An Investigation Into How Often Crime At Sea is Reported

New Bill Could Shed Light on Crime Aboard Cruise Ships

The Cruise Passenger Protection Act aims to strengthen passenger safety at sea

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    NEWSLETTERS

    A new piece of federal legislation could give the public a more accurate picture of how often crime occurs aboard cruise ships. Elyce Kirchner reports in a story that aired on July 23, 2013. (Published Tuesday, Jul 23, 2013)

    Rep. Doris Matsui (D-CA) and Rep. Ted Poe (R-TX) on Tuesday introduced the Cruise Passenger Protection Act, which strengthens provisions in the Cruise Vessel Security and Safety Act that Congress passed in 2010. This development comes more than a year after the Investigative Unit first raised questions about the accuracy of crime statistics reported at sea.

    The bill requires the Department of Transportation to publicly post an account of all instances of alleged cruise ship crime reported to the Federal Bureau of Investigation. Currently, only crimes that are investigated—and closed—by the FBI are included in crime statistics and posted on the U.S. Coast Guard’s website.

    The bill also requires the reporting of alleged crime against children and the number of passengers that fall overboard.

    “This new bill is very important because our original intent was to allow people to see what alleged crimes may have happened—not those that have been closed,” Matsui said in a one-on-one interview with NBC Bay Area at the State Capitol on Saturday.

    She credited the Investigative Unit’s reports about crime on cruise ships for exposing the way incidents are reported and made public.

    “I think the fact that you were involved in this and cast a light on it—I think it’s really very important,” Matsui said.

    View More Investigative Unit Stories About Cruise Ship Safety

    Matsui first realized there was a darker side of cruising after Sacramento native Lori Dishman came to her for help. Dishman says she was raped on a cruise ship in 2006, and told her story in front of NBC Bay Area’s cameras last year.

    “I tried to fight my way off. I tried to get away. He put his hands over my neck,” Dishman said in a March 2012 interview. “I just wanted to go home. I just kept saying that over and over.”

    The FBI launched an investigation into Dishman’s case, but the cruise liner said no arrests were made and no one was charged with a crime. The incident was never reported in crime statistics.

    Some cruise industry critics say the 2010 law legislation did not go far enough in making instances of crime transparent to cruise passengers.

    “I think the public needs to know that what’s been put up on the website of the Coast Guard is not even beginning to be accurate,” said Kendall Carver, a passenger advocate. “It’s a total distortion of the actual crime rates.”

    Last year, just 15 cases of crime were documented on the Coast Guard’s website. But Carver said his organization, the International Cruise Victims Association, has received hundreds of calls and e-mails from those who say they were the victim of crime aboard a cruise ship.

    Carver started ICVA after his daughter disappeared on an Alaskan cruise in 2004.

    In a letter from the FBI sent to Carver in response to a Freedom of Information Act Request, the agency indicated that it documented more than 400 reports of crime in 2012, including 29 sexual assaults. The statistics online reflect 11 sexual assault cases closed by the FBI last year.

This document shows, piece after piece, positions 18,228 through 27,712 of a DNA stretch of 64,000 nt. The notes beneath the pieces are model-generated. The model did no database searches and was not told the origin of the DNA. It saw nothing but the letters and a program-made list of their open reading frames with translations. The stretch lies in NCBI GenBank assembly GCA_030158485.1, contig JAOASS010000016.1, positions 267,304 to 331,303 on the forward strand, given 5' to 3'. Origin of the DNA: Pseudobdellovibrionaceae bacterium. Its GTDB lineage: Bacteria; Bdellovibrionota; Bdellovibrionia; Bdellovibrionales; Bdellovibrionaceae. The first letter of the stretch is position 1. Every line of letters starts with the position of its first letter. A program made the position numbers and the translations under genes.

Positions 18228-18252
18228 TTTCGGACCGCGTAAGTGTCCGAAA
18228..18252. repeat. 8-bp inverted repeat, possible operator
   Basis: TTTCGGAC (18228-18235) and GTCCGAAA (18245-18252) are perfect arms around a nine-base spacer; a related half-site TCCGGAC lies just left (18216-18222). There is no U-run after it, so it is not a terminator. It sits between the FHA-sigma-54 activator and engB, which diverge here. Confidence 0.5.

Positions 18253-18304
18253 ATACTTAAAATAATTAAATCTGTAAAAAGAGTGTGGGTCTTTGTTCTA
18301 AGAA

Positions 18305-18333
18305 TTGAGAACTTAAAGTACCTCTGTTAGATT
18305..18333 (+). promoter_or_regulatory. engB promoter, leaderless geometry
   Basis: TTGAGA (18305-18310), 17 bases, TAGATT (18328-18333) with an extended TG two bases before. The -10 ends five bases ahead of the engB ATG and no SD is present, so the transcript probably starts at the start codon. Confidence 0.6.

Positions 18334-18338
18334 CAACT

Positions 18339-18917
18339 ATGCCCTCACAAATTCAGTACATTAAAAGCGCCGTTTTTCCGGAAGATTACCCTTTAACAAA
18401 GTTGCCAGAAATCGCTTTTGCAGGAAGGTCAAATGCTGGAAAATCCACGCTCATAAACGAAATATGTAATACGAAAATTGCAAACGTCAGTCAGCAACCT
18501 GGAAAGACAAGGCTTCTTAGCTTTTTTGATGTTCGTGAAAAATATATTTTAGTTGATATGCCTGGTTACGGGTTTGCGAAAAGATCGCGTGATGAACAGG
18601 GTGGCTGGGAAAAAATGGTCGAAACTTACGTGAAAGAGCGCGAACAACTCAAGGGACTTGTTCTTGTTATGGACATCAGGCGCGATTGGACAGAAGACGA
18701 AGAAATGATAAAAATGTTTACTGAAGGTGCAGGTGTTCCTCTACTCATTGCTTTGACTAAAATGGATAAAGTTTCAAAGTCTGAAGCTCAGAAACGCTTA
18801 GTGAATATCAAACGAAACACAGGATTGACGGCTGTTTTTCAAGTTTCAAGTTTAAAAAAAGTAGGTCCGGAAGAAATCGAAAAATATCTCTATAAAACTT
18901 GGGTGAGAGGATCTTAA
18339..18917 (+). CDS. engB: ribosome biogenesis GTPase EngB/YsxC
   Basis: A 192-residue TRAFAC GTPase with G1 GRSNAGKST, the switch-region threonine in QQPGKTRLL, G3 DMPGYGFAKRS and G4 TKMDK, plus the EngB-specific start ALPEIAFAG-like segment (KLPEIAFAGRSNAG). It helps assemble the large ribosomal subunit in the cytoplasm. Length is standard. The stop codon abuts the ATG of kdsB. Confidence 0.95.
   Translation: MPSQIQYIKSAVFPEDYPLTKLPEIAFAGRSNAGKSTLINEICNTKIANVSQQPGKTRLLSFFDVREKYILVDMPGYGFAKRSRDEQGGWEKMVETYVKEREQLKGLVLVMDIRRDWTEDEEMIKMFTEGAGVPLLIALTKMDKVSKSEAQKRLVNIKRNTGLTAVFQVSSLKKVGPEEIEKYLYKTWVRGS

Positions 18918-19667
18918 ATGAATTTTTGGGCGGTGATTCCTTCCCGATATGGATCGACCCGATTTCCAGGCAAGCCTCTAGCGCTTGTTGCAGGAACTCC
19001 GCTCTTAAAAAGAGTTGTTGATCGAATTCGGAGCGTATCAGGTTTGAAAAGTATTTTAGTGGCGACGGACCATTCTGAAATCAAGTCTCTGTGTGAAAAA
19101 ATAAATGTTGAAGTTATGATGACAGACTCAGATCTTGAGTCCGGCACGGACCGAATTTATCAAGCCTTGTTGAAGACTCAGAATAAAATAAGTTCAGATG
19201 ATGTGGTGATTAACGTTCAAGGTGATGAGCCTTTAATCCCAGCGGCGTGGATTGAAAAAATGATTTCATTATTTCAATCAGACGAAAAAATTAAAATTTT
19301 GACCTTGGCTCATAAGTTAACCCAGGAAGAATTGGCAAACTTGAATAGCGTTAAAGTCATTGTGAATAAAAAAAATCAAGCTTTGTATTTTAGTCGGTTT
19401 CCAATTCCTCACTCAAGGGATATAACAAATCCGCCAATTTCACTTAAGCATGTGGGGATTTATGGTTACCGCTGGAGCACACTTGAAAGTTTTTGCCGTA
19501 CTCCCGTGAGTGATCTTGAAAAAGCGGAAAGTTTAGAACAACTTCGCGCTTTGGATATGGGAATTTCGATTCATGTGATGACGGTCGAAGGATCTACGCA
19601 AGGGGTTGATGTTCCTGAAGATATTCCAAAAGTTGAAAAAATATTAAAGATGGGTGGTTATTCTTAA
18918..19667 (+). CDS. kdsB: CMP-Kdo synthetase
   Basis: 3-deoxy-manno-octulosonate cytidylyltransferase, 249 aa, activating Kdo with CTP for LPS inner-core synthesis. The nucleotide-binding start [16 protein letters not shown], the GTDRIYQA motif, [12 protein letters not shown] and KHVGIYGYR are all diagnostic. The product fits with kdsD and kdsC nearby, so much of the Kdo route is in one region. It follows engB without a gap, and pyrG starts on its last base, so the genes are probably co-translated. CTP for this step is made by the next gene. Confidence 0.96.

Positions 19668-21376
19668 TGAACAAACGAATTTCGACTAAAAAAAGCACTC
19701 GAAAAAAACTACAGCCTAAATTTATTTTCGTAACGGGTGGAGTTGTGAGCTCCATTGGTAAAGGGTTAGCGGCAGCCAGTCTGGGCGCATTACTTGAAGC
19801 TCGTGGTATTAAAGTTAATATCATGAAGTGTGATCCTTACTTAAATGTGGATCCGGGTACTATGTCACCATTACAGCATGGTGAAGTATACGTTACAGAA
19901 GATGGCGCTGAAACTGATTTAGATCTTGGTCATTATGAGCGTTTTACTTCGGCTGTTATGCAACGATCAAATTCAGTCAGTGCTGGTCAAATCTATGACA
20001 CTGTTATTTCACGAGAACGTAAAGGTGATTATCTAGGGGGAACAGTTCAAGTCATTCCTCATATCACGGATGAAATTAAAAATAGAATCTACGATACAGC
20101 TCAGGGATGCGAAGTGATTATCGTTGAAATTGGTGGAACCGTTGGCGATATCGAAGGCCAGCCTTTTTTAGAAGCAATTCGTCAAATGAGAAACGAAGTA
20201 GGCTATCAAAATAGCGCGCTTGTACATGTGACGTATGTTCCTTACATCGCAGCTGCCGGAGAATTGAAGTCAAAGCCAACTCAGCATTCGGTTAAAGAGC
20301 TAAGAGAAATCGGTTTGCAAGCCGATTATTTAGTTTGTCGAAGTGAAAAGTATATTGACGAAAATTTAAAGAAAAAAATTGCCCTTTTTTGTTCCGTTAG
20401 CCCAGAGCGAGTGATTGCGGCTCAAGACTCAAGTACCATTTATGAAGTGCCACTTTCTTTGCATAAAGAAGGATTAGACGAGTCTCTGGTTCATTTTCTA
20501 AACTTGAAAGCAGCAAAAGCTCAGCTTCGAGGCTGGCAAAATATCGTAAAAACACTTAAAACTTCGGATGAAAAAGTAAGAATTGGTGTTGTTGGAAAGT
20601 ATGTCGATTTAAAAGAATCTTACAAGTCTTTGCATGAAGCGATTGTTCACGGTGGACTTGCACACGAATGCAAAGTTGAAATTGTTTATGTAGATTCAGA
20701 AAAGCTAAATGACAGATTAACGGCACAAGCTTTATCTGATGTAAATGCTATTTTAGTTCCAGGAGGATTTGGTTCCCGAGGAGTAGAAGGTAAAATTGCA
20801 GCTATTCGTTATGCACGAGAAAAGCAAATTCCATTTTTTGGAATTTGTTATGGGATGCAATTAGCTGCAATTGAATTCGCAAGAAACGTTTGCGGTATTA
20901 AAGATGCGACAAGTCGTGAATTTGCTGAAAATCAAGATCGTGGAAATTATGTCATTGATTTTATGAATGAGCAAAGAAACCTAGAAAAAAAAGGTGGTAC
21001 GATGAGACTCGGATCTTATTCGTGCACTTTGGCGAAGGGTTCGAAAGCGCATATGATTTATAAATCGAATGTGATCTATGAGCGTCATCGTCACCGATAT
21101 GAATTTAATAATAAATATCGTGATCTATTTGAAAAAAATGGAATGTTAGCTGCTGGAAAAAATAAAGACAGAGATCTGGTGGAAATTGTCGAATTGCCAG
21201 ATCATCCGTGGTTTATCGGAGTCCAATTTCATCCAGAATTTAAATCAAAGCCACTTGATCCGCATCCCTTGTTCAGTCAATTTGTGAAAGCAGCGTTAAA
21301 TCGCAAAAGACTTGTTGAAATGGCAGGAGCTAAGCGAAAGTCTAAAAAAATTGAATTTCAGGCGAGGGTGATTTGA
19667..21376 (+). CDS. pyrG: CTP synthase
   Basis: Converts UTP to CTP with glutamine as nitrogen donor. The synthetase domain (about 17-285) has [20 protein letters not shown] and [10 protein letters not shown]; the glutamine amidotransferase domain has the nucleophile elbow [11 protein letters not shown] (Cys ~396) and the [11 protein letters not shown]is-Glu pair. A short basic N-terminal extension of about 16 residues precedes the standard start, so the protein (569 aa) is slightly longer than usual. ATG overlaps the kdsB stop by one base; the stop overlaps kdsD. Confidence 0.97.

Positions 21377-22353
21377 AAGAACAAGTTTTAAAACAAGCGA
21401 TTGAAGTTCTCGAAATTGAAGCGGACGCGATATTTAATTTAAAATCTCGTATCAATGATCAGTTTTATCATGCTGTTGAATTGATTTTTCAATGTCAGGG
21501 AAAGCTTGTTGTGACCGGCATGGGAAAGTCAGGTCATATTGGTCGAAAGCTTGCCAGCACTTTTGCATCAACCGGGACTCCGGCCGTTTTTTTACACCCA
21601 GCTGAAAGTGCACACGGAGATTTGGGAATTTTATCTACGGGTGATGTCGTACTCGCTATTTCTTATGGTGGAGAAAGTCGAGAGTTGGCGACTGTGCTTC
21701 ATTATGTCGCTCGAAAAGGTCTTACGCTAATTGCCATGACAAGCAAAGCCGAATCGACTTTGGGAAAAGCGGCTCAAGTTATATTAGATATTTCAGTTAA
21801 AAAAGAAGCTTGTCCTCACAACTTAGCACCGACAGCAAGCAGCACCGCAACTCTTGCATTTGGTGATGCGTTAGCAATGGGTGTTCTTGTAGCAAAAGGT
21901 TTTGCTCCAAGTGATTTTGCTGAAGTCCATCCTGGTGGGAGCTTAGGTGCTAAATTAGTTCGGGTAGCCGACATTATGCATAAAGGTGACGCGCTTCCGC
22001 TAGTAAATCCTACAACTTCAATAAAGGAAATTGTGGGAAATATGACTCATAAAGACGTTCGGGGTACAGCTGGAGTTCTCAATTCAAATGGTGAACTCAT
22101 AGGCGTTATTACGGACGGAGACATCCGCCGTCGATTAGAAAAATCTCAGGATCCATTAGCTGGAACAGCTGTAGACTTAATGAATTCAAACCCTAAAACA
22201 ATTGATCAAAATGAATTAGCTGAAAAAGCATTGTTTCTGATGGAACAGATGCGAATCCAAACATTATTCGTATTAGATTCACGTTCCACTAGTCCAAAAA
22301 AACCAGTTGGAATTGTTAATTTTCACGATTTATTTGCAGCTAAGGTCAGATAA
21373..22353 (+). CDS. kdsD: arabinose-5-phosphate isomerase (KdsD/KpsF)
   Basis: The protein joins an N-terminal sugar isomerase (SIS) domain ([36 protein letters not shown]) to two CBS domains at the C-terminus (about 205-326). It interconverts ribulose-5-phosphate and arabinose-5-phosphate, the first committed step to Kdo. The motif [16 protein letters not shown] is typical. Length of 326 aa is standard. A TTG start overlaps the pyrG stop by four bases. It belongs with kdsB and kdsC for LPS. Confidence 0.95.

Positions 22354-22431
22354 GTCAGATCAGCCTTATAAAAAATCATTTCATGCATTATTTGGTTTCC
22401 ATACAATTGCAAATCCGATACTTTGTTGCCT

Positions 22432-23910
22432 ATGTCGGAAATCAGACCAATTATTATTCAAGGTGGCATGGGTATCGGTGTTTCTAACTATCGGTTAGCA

“That totally misleads the public about the safety going on a cruise ship,” Carver said.

    The Cruise Passenger Protection Act also requires cruise companies to install surveillance cameras in all common areas on-board and gives victims the right to obtain video surveillance records if they are part of a civil action against a cruise line.

    Specifically, the Cruise Passenger Protection Act would:

    • Ensure a cruise vessel owner notifies the FBI within four hours of an alleged incident.
    • Ensure that if an alleged incident occurs while the vessel is still in a U.S. port, the FBI must be notified before that vessel leaves the port.
    • Require vessel owners to also report an alleged offense to the U.S. Consulate in the next port of call, if the alleged offense is by or against a U.S. national.
    • Clarify that vessels must have video surveillance equipment in all passenger common areas, and other areas, where there is no expectation of privacy.
    • Allow individuals access to video surveillance records for civil action purposes.
    • Mandate that all video records are kept for 30 days after completion of the voyage.
    • Direct the Coast Guard to promulgate final standards within one year detailing requirements for the retention of video surveillance records.
    • Transfer authority for maintaining the internet website of alleged crimes on cruise ships from the Coast Guard to the Department of Transportation.
    • Require that the website breakout the crimes that are reported against minors and alleged “man overboard” incidents.
    • Direct the Department of Transportation to conduct a study to determine the feasibility of having an individual on board each passenger vessel to provide victim support services

    On Wednesday, the United States Senate will also take up issues related to the cruise industry. Sen. Jay Rockefeller (D-WV) will preside over a hearing aimed at strengthening consumer protections for cruise passengers.

    Click here to watch the original investigation into how often crime is reported at sea.

    If you have a tip for the Investigative Unit email theunit@nbcbayarea.com or call 888-996-TIPS.